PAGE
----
It was another intense news week in America, and at The Forward, with another political convention — and another tragic police shooting that led to protests and more violence.
On Monday, Rob Eshman, our national editor, interviewed the St. Louis rabbi whose synagogue is next door to Mark and Patricia McCloskey, the couple who waved guns at Black Lives Matter protesters in June — and who spoke at the Republican National Convention’s opening night. The interview was shared so widely that it became the most-read story in the history of Forward.com, with nearly 1.2 million views as of Friday morning. If you missed it, you can download or print it by clicking here for our weekly PDF of great weekend reads.
You’ll also find in this week’s PDF Ilene Prusher’s look at Florida Jews supporting President Trump; Avital Chizhik-Goldschmidt’s analysis of the two conventions’ frequent but very different invocations of faith; Ari Feldman’s examination of many myths and facts about George Soros; and the view from a speechwriter for a fictional Mr. President.
You’ll also find in that PDF two pieces from our latest special series, Still Small Voice: 18 Questions About God, in which our contributing writer, Abigail Pogrebin, talks to 18 Jewish thinkers from across all spectrums about the questions many of us are wrestling with anew in this year of pandemic, protests and politics.
You’ll find an uplifting feature about the big, queer, Jewish wedding we’re all invited to attend on Saturday. And you’ll find a farewell essay by Aiden Pink, our beloved deputy news editor, exploring why he is leaving journalism to go to rabbinical school.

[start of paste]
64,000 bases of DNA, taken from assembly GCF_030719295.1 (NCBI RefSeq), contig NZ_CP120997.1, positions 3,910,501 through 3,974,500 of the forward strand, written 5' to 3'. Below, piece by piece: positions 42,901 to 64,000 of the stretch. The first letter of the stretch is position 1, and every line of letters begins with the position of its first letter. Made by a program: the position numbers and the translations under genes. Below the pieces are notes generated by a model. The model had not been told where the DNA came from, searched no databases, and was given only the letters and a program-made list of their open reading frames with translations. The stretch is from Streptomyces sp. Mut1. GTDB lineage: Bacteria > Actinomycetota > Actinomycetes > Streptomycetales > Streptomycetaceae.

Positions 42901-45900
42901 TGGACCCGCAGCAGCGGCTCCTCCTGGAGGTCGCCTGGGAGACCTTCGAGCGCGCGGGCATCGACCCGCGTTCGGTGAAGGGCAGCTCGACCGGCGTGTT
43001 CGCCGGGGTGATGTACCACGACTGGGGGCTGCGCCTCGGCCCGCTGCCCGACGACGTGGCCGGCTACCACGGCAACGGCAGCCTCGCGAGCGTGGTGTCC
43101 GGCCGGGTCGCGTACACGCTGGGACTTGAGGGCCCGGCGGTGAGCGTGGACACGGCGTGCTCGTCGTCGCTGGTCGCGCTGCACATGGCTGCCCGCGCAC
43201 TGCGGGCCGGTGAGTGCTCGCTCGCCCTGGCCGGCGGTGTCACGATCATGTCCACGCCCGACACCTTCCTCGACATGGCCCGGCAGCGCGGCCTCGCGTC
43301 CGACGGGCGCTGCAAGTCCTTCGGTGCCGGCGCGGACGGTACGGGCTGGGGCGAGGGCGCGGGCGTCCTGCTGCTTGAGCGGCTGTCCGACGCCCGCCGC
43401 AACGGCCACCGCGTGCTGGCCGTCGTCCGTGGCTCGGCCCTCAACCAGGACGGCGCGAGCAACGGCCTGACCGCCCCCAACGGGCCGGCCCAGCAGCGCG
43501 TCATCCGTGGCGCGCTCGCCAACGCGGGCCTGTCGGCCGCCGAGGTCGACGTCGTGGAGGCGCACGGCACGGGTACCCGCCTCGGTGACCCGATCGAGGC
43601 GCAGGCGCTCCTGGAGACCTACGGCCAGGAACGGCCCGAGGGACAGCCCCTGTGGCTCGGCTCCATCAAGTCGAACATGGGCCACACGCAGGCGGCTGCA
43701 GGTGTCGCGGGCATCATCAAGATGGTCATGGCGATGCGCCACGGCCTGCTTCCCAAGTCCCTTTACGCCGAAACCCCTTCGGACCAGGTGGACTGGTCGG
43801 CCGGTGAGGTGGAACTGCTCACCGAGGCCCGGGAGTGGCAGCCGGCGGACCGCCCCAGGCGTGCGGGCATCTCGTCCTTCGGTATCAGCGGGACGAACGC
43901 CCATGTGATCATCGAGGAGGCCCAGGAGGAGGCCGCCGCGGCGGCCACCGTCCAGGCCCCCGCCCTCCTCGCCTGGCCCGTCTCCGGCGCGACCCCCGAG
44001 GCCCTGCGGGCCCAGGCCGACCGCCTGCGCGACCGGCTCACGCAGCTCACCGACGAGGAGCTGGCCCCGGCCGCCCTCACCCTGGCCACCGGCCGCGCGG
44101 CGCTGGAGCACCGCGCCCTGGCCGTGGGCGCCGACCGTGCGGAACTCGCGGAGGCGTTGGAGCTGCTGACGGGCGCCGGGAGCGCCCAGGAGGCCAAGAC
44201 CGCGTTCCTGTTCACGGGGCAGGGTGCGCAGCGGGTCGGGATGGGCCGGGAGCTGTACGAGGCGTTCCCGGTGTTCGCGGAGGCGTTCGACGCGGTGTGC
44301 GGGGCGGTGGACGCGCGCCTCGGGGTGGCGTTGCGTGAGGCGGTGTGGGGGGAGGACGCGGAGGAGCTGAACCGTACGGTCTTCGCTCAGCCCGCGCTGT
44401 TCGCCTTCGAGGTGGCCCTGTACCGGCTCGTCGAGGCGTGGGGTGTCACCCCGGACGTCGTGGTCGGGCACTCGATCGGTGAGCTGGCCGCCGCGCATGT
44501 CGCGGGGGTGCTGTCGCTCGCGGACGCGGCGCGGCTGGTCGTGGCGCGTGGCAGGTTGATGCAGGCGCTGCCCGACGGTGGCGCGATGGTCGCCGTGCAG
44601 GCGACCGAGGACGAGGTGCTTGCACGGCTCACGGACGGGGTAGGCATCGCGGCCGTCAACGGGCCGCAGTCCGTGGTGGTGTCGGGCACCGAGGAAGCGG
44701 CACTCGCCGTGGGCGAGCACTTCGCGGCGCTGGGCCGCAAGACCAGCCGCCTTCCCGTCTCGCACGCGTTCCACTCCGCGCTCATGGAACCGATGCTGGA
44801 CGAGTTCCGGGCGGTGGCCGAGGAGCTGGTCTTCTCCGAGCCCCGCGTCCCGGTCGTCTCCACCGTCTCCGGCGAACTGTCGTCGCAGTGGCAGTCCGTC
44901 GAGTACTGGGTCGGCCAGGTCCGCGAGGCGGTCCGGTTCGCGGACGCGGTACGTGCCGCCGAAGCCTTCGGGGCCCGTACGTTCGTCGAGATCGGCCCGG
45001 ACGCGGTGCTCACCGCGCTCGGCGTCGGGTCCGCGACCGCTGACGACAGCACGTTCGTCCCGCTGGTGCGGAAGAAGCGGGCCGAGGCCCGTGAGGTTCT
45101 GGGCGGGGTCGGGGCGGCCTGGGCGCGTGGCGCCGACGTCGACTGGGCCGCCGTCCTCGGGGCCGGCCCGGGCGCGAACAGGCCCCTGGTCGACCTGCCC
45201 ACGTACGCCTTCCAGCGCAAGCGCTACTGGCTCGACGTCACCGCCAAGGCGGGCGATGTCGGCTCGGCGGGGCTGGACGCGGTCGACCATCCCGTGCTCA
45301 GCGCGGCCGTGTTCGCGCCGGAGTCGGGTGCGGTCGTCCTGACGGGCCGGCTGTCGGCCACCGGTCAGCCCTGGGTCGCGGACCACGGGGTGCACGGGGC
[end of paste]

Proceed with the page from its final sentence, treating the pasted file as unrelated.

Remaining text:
‘Words create worlds’
Today was Aiden’s last day (not) at the office, though we’ve got a bit more important journalism from him coming next week, and I’ve asked him to write a column chronicling his first year at the Jewish Theological Seminary. We will deeply miss his work ethic, his nose for news, his collegiality, his integrity, and his very detailed knowledge of Jewish history and trivia, especially as they relate to sports or his home state of Minnesota.
We’ve pulled together some of his most memorable work, all worth a reread. At his farewell toast, the future Rabbi Pink quoted Abraham Joshua Heschel: “Words create worlds.” Thank you, Aiden, for the worlds you have created with your words these past four years — for all you’ve done for our team, for the Forward, and for our community.
And, finally: If you’re looking for something to watch on movie night, this is the perfect moment for one of my husband’s favorite films of all time, the little-known “Amazing Grace & Chuck.” It’s about a kid who stops pitching Little League — his “best thing” — to protest nuclear weapons, and catches the attention of the most famous basketball player of the day. It’s streamable via Amazon Prime Video, and one has to wonder whether the WNBA, NBA, Major League Soccer and Major League Baseball players who boycotted games this week over racism and police violence might have seen it.
Join the conversation
Monday at 8 p.m. ET/5 p.m. PT, Rob Eshman and Andres Spokoiny of the Jewish Funders Network interview Lisa Greer about her new book, “Philanthropy Revolution.” Register here to join the conversation.
“Same storm, different boats.” A listener posted that powerful comment on the pandemic in the Zoom-chat of an event I recently moderated for the Israeli group BINA, called “The Poor of Your Town Come First.” Video here.)
Jodi Rudoren is Editor-in-Chief of The Forward. Follow her on Twitter @rudoren and click here to get her weekly Shabbat Newsletter delivered to your inbox.